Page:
How You Can Become a Professional Speaker

So you have been giving speeches and getting lots of compliments about your skills and abilities, and now you’re wondering how you can become a professional speaker.

Training/Education

Although you don’t need a Bachelors degree to become a professional speaker, you can still benefit from some education and training. Courses in communication, marketing, and business are especially beneficial. At the very least, you should have some experience with public speaking. In order to gain experience and develop your speaking skills, you might want to join Toastmasters International or the National Speaker’s Association. You can also volunteer to speak at community groups and clubs like the Rotary or Lion’s clubs. In addition, you can teach community education classes at local schools or colleges. The more you speak the better you will get, and ideally you should try to speak about three times a week.

Specializing

Once you feel confident in your speaking abilities, you need to decide on the topics you want to speak about. In order to do so, you need to determine what your areas of specialty should be. In order to do so, you have to think about not only what you are passionate about and interested in but also about what would be salable. Choosing material to talk about that nobody will pay to hear won’t help you getting your speaking business off the ground. The more you can specialize the better off you will be, especially if you can become an expert in a particular area. What you need to do is to find an industry niche you can fill and then develop your topic(s) about that. Maybe your niche is retail sales and your specialty is improving customer service. You might come up with a speaking topic entitled, “How to Improve Customer Service in order to Increase Retail Sales.” You will also want to decide if you prefer to give keynotes, seminars, or workshops.

Marketing

After you have decided the topic(s) you will be speaking on, you then need to market yourself to businesses and organizations. The first thing you need to do is to develop marketing materials like business cards, brochures, web sites, etc. If you are on a limited a budget, decide what you most need and then make what you create of the highest quality you can afford. Make sure you emphasize all your relevant experience related to your topic and include as many testimonials as you have. Many companies will want to hear a CD or watch a DVD, so you might want to develop these as soon as you are able to do so. You can also include footage of you speaking on your web site. Try a wide variety of marketing techniques including mailers, email blasts, and even cold calling. After all, the more decision makers know about you, the more likely they are to hire you to speak to their group.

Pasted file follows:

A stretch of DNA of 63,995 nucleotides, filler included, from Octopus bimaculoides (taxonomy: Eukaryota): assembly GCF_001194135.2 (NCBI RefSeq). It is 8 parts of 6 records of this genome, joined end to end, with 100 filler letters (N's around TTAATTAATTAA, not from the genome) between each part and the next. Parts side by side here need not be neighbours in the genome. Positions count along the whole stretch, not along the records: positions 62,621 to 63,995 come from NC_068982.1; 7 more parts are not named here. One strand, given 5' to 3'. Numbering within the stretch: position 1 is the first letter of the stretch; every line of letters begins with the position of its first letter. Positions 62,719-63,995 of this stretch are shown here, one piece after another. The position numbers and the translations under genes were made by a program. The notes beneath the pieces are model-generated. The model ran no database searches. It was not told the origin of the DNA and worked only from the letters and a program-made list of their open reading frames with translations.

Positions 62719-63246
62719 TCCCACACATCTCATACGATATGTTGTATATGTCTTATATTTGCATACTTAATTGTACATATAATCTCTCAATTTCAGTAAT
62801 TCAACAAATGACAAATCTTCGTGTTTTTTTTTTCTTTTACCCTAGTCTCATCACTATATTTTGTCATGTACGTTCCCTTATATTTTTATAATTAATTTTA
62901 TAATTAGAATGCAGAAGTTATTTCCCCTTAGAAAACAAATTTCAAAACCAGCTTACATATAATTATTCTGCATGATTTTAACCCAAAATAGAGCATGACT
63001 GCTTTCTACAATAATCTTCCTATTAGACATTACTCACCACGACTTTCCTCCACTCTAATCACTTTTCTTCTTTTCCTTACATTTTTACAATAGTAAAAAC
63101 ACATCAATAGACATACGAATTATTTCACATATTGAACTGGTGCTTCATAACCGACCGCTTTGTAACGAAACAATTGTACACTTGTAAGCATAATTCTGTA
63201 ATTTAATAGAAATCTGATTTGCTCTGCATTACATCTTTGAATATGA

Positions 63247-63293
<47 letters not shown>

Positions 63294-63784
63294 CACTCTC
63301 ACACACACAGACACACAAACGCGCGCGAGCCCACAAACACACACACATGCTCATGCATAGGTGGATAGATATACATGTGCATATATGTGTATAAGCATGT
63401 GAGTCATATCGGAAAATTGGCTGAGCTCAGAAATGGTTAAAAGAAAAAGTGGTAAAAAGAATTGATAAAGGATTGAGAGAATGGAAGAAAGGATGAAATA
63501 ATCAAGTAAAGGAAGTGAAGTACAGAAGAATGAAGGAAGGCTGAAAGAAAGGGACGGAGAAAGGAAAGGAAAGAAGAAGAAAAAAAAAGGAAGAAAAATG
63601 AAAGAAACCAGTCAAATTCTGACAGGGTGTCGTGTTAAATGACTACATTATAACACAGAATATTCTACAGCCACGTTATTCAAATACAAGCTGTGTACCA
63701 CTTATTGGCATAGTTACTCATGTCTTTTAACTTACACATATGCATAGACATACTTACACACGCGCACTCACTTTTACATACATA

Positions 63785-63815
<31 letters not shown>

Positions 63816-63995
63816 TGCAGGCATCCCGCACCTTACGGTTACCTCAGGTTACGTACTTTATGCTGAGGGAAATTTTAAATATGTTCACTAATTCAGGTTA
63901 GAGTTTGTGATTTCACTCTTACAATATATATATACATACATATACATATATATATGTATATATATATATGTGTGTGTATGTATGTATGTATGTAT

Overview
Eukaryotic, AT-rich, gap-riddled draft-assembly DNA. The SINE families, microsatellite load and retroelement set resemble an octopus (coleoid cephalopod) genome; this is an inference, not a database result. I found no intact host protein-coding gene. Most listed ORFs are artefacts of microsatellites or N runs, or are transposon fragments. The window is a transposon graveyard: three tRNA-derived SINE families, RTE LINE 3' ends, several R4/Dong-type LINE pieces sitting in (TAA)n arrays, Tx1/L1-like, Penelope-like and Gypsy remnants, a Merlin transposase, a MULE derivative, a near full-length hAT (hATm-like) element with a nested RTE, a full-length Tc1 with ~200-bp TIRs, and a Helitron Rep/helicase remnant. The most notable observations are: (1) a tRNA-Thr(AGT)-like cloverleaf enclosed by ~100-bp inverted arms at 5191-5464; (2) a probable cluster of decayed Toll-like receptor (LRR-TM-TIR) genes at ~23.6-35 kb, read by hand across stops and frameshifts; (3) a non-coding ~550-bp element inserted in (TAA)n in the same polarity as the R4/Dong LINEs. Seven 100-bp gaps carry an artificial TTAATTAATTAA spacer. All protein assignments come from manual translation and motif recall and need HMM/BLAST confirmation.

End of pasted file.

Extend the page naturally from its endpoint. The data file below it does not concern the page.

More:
Negotiating Fees

Starting speakers don’t usually command fees as high as more experienced speakers. You might start as low as $150 to $500 for a local engagement and charge more like $1,000 to $1,500 plus travel expenses for national presentations. Be willing to negotiate, especially if you will be able sell your products (books, articles, CD’s, and DVD’s). You might also consider giving a discount if can arrange repeat bookings. In addition, you will want to think about what kind of networking opportunity the speaking engagement will offer you when you are deciding on the fee you will charge. The more you will be able to network, the more beneficial the speaking engagement is to your future business; therefore, you don’t have to make as much off the actual gig itself in order to make it worth your while to go ahead and do the presentation. Usually national and international speakers command much higher fees than regional speakers, but they also often have to do quite a bit of traveling, so you have to decide what is most important to you in your life and for your career.